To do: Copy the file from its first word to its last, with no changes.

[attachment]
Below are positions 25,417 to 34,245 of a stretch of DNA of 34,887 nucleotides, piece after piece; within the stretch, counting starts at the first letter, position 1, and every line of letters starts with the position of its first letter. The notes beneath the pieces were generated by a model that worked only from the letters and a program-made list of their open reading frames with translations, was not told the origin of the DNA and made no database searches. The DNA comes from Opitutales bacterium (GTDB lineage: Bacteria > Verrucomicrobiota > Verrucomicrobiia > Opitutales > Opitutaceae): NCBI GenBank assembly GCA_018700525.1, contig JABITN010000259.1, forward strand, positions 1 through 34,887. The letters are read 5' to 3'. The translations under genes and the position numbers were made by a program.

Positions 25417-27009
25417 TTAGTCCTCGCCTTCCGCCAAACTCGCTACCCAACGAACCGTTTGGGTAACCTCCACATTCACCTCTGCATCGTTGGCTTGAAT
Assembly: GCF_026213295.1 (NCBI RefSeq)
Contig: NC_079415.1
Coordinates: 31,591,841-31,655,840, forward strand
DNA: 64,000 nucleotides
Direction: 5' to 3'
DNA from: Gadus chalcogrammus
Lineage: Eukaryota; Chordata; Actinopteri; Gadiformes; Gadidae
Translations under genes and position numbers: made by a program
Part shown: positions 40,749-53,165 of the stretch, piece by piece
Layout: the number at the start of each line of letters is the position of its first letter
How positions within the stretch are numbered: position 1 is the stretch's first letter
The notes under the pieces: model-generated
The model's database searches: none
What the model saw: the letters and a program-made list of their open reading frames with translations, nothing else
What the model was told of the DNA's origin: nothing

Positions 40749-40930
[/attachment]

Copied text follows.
Below are positions 25,417 to 34,245 of a stretch of DNA of 34,887 nucleotides, piece after piece; within the stretch, counting starts at the first letter, position 1, and every line of letters starts with the position of its first letter. The notes beneath the pieces were generated by a model that worked only from the letters and a program-made list of their open reading frames with translations, was not told the origin of the DNA and made no database searches. The DNA comes from Opitutales bacterium (GTDB lineage: Bacteria > Verrucomicrobiota > Verrucomicrobiia > Opitutales > Opitutaceae): NCBI GenBank assembly GCA_018700525.1, contig JABITN010000259.1, forward strand, positions 1 through 34,887. The letters are read 5' to 3'. The translations under genes and the position numbers were made by a program.

Positions 25417-27009
25417 TTAGTCCTCGCCTTCCGCCAAACTCGCTACCCAACGAACCGTTTGGGTAACCTCCACATTCACCTCTGCATCGTTGGCTTGAAT
Assembly: GCF_026213295.1 (NCBI RefSeq)
Contig: NC_079415.1
Coordinates: 31,591,841-31,655,840, forward strand
DNA: 64,000 nucleotides
Direction: 5' to 3'
DNA from: Gadus chalcogrammus
Lineage: Eukaryota; Chordata; Actinopteri; Gadiformes; Gadidae
Translations under genes and position numbers: made by a program
Part shown: positions 40,749-53,165 of the stretch, piece by piece
Layout: the number at the start of each line of letters is the position of its first letter
How positions within the stretch are numbered: position 1 is the stretch's first letter
The notes under the pieces: model-generated
The model's database searches: none
What the model saw: the letters and a program-made list of their open reading frames with translations, nothing else
What the model was told of the DNA's origin: nothing

Positions 40749-40930